Your question should be broken down in two parts:
How long does it take to get a starter going?
How to schedule my sourdough feeding to fit my schedule?
For 1., if you have no starter to build on, you won’t be able to get a reliable one ready within three days. Sorry. The time until a new starter establishes, stabilizes and gets usable is at minimum four to five days1 (and would still need additional yeast just to be in the safe side), ideally longer. And that’s not even taking into account that it will likely still change it’s characteristics over the change of seasons and your interactions with it. So as today is Thursday, you may want to postpone your new Sunday baking routine by a week. If on the other hand you can get your hands on a spoonful or two of an established starter (and many bakers will be happy to share what they would otherwise discard), you can go straight to 2.
Regarding part 2., If you have a stable starter, you’ll want to establish a routine that fits your needs. To calculate your sourdough requirements, you ideally start at the end - depending on your recipe, you will need an amount X at a time point T. (Plus you‘ll need some more that you can keep for the next week!)
Now, if you are using the „sourdough on the counter“ method, you’ll be probably feeding your sourdough twice a day, discarding half of the mix and adding equal parts of water and flour. (Alternative approaches use only 10% starter and feed once in 24 hours...) In any case, you can increase the amount of sourdough by simply not discarding the excess, but also feeding that instead. Depending on the chosen method, the amount of starter needed for your baking and the amount of starter you will preserve for the next week, it should be easy to calculate how many cycles you should plan for.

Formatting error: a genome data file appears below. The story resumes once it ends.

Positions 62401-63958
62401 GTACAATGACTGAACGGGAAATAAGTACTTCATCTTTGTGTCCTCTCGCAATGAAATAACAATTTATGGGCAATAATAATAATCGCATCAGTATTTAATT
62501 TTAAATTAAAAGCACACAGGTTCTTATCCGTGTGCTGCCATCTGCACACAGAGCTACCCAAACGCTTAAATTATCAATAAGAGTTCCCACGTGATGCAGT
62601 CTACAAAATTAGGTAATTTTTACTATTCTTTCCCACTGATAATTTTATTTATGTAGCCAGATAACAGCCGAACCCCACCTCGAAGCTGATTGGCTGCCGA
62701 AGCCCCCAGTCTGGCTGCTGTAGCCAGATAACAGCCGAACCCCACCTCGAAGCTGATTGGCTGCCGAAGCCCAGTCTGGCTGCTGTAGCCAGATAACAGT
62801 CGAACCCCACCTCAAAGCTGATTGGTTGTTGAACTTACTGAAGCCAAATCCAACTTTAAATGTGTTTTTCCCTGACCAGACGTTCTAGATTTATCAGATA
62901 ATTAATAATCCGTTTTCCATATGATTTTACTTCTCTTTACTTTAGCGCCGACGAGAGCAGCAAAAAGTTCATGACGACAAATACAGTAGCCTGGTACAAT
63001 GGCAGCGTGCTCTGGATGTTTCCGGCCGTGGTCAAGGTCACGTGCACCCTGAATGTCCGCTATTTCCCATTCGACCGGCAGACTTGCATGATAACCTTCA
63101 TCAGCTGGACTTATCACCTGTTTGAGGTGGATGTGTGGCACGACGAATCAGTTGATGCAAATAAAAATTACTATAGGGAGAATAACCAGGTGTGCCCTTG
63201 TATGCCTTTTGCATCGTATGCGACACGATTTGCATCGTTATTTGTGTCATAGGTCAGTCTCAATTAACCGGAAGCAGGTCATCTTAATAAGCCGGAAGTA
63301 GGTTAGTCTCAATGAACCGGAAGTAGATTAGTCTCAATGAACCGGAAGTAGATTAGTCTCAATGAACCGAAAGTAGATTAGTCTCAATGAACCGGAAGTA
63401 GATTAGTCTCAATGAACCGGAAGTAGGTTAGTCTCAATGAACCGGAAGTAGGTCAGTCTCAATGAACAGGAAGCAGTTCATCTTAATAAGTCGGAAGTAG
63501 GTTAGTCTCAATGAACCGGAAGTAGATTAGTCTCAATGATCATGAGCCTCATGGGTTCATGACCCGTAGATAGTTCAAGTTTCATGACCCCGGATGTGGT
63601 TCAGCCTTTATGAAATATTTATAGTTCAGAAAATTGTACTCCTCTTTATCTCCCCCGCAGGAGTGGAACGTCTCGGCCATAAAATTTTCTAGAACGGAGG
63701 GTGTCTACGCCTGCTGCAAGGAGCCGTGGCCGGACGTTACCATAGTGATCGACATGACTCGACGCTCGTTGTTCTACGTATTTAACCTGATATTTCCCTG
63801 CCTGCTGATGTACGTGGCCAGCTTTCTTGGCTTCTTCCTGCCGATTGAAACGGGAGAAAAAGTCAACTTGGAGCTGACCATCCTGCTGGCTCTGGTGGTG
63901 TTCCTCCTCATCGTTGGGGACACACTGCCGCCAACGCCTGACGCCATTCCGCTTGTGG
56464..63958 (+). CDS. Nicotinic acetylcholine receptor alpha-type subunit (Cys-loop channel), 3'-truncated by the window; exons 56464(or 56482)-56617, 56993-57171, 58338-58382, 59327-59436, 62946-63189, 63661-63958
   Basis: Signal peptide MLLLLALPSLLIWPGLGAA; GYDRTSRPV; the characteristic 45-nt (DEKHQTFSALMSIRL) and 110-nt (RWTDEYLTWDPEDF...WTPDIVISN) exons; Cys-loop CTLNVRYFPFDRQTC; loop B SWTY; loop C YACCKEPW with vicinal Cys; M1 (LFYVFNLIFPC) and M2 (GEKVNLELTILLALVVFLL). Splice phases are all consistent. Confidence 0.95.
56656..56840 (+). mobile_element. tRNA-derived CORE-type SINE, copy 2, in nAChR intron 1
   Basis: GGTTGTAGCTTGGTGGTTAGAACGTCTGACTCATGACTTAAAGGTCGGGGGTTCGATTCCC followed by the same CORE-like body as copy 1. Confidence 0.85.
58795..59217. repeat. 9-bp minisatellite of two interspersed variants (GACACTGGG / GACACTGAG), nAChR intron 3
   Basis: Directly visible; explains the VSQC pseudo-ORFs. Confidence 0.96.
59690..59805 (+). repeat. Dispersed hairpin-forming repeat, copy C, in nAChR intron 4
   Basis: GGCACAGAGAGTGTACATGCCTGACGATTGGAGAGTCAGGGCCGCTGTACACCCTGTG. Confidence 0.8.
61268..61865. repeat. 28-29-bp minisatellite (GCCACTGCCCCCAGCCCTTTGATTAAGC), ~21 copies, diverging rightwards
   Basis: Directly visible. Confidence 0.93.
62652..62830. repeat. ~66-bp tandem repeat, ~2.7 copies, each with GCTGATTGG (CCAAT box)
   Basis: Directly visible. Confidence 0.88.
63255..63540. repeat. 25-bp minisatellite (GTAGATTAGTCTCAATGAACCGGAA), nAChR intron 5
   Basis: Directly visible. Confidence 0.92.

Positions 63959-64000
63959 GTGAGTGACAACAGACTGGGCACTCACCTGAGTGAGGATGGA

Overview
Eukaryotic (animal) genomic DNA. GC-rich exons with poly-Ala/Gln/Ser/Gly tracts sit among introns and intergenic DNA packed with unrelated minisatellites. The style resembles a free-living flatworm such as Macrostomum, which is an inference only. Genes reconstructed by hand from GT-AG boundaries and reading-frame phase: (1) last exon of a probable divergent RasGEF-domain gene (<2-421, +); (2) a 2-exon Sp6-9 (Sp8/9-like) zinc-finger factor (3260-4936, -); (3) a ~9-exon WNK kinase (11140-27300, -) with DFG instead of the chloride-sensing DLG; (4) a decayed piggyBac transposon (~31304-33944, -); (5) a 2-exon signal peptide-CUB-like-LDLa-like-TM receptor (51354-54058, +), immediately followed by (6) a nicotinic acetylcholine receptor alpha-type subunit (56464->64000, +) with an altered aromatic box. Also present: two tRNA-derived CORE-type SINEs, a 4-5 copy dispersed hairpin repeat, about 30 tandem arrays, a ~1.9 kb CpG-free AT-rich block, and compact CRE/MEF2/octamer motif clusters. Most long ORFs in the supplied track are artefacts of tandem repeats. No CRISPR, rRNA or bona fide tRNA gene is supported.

If you don’t want to keep your sourdough on the counter all week, you can also keep it in the fridge (without feeding inbetween) and pull it out in time to get it ready for the next baking session. Sourdough starter can get a bit “sluggish” if stored in the fridge, so you may want to do one “get it back in shape“ feeding. I am usually going for the “feed once a day and use only 10-20% of starter” method, so for your schedule, I would
- pull the starter out of the fridge on Friday, do a “wake-up feeding” overnight, do an “increase amount feeding” on Saturday and bake on Sunday, putting the leftover starter back in the fridge until the next Friday.
You may want to experiment a bit, but the principles are always the same: Determine how much you need, increase the amount during the previous feeding(s), preserve a small amount of starter for the next cycle.
A slightly different approach (and maybe easier as you can basically skip the math completely) is to separate the cultivation of your starter from your baking. That means feeding your relatively small starter on your chosen schedule and using the excess - that what you would discard when feeding - as the basis for a leaven that will ultimately go into your dough. A tablespoon or two will go a long way here. Emma Christensen from The Kitchn explains the process in this article.
1 Unfortunately there’s always some risk that a starter attempt can fail. That’s why in baking a starter is not made again for each batch, but propagated and maintained carefully.